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The Iberian Horseshoe — A Journey

Part IV. North East

Hand Gestures & a Return to Cádiz

Steve Porter
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I am lost in translation when the buzzer rings. Catherine is at the door and is dressed in a T-shirt, shorts and sandals.

“Janie and I are going to Camprodon later this morning. Do you want to come?”

“Mmmmm, I’d like to come but I’m quite busy. Come in a minute.”

I’m compiling a glossary of technical terms for a local metallurgy company. Catherine glances at the hundred-page database I have to translate. “It looks like you have your work cut out there,” she says, as she drinks from a bottle of water.

“I know. It’s going to be a busy month between now and the last day of school. Is your daughter going with you to Camprodon?”

“What do you mean?” Catherine looks bemused and perhaps slightly offended at the same time.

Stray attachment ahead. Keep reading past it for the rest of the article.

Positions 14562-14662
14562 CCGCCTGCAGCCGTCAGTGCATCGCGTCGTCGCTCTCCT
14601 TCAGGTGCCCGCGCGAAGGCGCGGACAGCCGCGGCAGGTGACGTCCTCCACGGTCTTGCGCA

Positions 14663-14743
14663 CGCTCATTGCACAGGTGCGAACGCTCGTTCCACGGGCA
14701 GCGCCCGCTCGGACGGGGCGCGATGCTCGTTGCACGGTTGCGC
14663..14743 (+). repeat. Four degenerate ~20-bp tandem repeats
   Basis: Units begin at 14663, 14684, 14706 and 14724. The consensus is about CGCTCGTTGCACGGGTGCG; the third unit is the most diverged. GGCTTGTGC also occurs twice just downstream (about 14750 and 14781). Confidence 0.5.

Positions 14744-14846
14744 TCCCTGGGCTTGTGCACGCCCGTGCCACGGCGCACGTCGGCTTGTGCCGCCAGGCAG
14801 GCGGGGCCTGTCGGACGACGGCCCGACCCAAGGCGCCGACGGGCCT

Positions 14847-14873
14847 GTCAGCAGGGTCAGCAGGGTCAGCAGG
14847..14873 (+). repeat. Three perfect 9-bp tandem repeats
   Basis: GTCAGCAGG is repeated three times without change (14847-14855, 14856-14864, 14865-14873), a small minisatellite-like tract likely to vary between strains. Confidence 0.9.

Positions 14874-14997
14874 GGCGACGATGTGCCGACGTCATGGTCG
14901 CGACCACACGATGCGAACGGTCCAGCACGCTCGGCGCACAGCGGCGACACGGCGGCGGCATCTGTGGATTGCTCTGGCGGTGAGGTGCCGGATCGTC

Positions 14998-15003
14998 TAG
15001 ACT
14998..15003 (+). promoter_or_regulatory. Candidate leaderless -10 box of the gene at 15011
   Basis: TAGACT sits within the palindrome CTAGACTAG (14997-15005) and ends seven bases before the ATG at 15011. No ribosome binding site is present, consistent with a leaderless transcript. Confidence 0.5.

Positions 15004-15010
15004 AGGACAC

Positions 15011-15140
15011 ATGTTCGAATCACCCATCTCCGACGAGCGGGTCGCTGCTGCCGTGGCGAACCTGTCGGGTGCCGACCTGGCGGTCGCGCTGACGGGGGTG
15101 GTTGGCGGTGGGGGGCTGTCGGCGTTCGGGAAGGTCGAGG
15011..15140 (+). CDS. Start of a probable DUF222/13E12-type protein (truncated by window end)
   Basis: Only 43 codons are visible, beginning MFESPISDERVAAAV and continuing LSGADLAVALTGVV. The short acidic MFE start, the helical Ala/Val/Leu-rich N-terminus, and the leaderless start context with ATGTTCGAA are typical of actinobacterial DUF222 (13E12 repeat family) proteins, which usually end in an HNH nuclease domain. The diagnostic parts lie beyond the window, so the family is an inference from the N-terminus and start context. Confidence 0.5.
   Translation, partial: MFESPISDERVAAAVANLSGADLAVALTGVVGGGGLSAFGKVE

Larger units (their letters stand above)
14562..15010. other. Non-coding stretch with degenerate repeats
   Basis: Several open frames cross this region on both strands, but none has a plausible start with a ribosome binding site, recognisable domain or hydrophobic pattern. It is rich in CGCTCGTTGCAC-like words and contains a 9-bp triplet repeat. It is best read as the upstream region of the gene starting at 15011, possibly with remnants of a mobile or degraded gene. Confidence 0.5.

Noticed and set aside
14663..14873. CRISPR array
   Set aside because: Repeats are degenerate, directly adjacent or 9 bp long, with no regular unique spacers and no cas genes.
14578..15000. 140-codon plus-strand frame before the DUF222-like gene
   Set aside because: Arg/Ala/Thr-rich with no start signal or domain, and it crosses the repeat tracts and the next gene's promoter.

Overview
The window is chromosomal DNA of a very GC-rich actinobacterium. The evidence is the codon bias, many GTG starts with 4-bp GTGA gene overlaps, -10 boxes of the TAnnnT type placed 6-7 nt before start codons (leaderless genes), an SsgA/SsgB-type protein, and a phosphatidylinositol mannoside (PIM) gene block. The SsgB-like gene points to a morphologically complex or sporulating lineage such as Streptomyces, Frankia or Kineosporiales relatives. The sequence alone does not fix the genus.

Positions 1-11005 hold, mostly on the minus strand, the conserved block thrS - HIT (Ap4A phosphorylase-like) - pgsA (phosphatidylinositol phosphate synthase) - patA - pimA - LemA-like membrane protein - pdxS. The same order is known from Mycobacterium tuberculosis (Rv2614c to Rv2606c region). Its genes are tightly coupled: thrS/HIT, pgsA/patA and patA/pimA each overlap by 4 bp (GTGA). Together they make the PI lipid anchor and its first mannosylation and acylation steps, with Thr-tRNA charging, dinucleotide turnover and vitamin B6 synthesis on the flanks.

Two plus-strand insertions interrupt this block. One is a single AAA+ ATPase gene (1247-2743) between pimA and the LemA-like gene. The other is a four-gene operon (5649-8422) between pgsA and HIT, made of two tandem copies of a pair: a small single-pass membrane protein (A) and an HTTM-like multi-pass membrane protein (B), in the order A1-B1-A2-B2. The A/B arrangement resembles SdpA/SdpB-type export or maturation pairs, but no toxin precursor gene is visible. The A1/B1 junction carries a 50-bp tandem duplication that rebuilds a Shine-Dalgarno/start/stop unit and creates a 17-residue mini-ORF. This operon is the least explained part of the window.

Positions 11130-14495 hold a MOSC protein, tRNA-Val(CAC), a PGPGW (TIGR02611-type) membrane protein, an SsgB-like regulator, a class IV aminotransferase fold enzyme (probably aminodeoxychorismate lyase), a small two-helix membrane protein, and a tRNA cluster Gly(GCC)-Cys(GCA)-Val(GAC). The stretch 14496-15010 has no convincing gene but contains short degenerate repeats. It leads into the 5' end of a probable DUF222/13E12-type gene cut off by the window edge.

“My daughter’s not coming over until next week. Either you think Janie’s very young looking for her age or you think I’m an old bag. I was only about nine when she was born. We used to work together. What a cheek. It’s time you went,” she laughs.

At the same time she turns the thumb and forefinger of her left hand sideways and slaps the palm of her other hand on top. This imperative action means ‘go now’. Somehow it doesn’t look quite right when Catherine does it. I think such gestures are best left to the locals.

Janie talks a lot on the drive to Camprodon. She has arrived from Central America and is pondering where to go next. She wants sun and siestas and the Spanish language. During her brief pauses, I tell her about Cádiz and she likes the sound of it. The Andalusian men won’t mind all her talking when they hear her sweet Mexican Spanish.

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Copyright ©Steve Porter, 2004
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Date of publicationNovember 2007
Collection RSSGlobal Fiction
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